In the midst of a school year, it's hard to help kids find time for fitness. Come to think of it, it's hard for grown-ups to find the time too.
Dr. Adam Shafran and Lee Kantor offer a bounty of suggestions in "35 Things to Know to Raise Active Kids" (Turner Publishing, $9.99).
Fostering a positive attitude toward physical activity while kids are young, the authors contend, will be a gift they will use throughout their adult lives.
A few suggestions from the authors:
SBlt Active rituals: Developing regularly scheduled activities elevates fitness into an opportunity for family bonding. Among the authors' examples are post-supper walks around the neighborhood, which will encourage conversation as well as exercise, weekend bike rides that wind up with a picnic, and going out for a weekend breakfast -- but walking to the restaurant, not driving.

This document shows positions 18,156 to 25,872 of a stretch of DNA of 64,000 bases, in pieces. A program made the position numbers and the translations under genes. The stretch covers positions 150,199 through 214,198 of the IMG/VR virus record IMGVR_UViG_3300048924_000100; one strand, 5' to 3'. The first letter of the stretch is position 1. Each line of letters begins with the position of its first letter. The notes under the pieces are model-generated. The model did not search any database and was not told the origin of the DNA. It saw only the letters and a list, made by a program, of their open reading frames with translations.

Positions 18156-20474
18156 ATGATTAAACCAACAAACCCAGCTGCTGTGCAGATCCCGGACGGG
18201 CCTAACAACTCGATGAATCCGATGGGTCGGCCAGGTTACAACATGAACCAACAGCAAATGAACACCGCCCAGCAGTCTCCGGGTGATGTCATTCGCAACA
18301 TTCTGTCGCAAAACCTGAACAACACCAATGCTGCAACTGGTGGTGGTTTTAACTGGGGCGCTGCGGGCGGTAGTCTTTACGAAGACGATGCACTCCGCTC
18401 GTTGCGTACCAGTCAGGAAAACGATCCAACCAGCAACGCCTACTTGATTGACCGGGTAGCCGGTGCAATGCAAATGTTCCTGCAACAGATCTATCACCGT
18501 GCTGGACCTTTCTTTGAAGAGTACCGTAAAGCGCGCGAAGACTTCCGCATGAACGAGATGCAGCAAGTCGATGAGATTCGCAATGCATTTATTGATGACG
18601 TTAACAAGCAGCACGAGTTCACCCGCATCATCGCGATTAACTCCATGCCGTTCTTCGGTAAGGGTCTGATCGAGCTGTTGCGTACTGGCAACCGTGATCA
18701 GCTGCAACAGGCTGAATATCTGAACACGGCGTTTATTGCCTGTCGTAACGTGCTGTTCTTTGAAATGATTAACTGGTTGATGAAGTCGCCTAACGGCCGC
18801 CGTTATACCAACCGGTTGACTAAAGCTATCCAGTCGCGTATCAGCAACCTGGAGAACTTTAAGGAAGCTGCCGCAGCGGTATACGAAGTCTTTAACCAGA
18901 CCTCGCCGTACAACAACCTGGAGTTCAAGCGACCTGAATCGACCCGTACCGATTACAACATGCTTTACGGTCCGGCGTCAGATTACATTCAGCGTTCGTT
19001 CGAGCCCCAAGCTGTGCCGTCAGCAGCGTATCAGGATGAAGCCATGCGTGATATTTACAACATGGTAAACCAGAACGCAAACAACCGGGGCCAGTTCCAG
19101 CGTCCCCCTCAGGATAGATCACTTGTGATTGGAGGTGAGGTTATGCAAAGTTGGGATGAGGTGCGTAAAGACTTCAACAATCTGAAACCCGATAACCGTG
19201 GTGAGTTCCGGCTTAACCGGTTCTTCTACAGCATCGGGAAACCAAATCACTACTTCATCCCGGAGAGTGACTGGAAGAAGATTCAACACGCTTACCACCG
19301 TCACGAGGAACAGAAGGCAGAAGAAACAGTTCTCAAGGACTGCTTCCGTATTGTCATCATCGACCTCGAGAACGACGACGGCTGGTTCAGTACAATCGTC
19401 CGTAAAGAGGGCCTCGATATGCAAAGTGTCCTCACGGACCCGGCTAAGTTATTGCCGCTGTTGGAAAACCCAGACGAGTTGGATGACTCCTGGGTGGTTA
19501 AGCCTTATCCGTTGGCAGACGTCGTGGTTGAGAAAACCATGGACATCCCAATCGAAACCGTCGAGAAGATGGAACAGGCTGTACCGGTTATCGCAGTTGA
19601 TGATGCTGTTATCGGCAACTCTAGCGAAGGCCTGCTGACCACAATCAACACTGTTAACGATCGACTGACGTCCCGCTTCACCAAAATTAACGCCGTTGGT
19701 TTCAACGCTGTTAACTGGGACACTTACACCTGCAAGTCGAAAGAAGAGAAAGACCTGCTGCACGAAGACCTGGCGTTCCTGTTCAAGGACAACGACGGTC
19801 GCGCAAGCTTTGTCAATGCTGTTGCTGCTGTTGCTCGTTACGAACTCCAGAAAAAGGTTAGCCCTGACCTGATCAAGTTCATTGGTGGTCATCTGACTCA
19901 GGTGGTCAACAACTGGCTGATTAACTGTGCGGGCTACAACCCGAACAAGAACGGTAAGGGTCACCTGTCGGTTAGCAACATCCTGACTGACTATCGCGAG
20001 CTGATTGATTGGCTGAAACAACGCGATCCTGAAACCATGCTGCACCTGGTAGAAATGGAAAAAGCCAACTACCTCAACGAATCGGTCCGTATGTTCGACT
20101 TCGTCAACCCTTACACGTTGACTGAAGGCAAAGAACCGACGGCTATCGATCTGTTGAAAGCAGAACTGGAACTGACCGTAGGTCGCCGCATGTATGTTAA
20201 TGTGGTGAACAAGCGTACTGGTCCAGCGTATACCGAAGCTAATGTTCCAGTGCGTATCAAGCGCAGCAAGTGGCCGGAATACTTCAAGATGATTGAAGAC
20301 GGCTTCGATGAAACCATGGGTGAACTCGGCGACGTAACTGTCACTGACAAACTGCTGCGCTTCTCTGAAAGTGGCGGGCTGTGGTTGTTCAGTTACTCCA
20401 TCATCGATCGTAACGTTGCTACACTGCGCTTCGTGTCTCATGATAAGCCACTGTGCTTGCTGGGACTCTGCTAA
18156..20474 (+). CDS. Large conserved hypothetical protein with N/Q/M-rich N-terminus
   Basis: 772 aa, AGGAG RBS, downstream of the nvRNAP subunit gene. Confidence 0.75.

SBlt Competitive housework: Hey, the chores have to be done, so why not exploit their physical demands and have some fun? Shafran and Kantor suggest writing down the various chores and putting them in a bowl; let everybody in the family select one. Then set a time limit; the whole family cleans as fast as they can for the allotted time. Setting a buzzer adds a bit of drama to the proceedings. Another suggestion, especially for larger tasks such as raking leaves, is to separate the family into teams. (Small prizes can't hurt either.)
SBlt Treasure hunt: Create your own or participate in existing events. Don't limit this to the family, they suggest; invite your children's friends to participate, too: "This activity combines two things kids love to do: figuring out puzzles and competing with their friends."